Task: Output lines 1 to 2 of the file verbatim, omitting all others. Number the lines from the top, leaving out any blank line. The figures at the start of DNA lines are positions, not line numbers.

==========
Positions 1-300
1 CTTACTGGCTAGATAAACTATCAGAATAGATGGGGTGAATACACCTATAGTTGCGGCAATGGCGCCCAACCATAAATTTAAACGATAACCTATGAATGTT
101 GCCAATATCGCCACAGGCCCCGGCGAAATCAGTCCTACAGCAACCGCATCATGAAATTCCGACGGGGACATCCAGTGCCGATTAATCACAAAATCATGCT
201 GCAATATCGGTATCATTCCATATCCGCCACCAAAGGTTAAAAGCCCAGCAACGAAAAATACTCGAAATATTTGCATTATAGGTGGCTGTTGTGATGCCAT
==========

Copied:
Positions 1-300
1 CTTACTGGCTAGATAAACTATCAGAATAGATGGGGTGAATACACCTATAGTTGCGGCAATGGCGCCCAACCATAAATTTAAACGATAACCTATGAATGTT